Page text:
Nevertheless, the opposition will still lack the two-thirds majority needed to override a veto from Duda, who is in power for two more years. A slight softening on immigration may still be possible, although the opposition has made no public promises that it would change course on the existing approach, which Tusk has also held to in the past. At home, Polish voters will likely see only gradual, incremental policy change in the medium- to long-term under an opposition government.


Another key campaign promise by former European Council chief Donald Tusk touches on external policy: unblocking over 55 billion euros in frozen EU subsidies and loans. Although the EU Commissioner for Justice publicly stated that the economic union will only reassess its position on Poland in the case of actual reforms  – which will be complicated by all of the factors listed above – a new Minister of Justice could demonstrate a commitment to restoring rule of law by ending the harassment of judges who cite European law and/or have been previously subject to the controversial Disciplinary Chamber of the Supreme Court. This route may prove sufficient justification for the release of at least some funds.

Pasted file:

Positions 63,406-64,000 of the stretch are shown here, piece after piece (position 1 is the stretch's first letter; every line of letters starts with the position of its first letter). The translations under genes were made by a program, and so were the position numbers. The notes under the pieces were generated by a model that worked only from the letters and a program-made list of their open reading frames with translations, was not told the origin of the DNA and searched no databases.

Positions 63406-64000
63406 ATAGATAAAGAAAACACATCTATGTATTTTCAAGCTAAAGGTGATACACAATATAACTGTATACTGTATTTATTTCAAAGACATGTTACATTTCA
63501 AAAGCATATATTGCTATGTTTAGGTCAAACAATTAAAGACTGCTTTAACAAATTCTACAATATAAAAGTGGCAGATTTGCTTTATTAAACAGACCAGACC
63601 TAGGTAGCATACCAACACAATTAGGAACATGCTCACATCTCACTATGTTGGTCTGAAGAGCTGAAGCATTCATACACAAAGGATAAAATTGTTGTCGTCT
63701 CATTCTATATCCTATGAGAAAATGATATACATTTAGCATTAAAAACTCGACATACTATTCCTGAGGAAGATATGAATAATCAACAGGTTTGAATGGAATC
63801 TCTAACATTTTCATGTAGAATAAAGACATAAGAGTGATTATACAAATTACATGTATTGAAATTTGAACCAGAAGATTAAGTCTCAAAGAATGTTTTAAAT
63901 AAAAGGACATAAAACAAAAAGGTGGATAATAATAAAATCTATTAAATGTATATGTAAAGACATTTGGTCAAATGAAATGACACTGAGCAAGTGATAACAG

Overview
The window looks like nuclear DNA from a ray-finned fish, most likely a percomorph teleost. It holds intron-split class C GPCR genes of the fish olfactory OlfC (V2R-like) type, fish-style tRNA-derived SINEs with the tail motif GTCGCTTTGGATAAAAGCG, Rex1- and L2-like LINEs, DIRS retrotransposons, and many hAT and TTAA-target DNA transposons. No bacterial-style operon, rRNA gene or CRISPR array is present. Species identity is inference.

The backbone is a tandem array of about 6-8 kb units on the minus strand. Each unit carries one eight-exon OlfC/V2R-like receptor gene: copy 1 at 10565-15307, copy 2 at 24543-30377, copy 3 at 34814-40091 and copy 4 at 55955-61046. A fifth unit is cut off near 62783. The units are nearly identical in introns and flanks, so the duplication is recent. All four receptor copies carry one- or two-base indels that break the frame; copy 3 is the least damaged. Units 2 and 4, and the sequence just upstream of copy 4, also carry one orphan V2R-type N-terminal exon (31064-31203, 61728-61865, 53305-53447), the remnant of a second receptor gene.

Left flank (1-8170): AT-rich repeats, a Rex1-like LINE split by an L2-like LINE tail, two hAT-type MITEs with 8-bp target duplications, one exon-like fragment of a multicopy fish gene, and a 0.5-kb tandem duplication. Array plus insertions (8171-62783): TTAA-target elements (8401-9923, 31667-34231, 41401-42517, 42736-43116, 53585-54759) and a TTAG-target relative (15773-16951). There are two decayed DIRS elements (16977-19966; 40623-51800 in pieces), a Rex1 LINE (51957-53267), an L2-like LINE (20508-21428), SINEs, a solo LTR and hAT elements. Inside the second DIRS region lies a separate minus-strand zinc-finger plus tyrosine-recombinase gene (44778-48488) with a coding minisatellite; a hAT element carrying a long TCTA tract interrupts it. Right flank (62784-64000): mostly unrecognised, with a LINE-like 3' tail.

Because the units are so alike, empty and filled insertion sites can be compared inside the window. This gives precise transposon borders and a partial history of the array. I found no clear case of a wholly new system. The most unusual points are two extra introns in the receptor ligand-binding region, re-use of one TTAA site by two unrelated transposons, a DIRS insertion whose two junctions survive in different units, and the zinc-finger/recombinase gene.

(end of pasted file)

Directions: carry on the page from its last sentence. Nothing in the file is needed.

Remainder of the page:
Even if, like reforms themselves, the unfreezing of EU money for Poland is a gradual and lengthy process, diplomatic and other policy-related ties to Brussels will almost certainly improve under an opposition government in Poland. Indeed, the zloty strengthened against the euro immediately following the release of exit poll results alongside upticks in other financial indicators, indicating to some observers that anticipated improvements in relation to the EU and decreased financial uncertainty will also lead to positive domestic economic trends and inflows.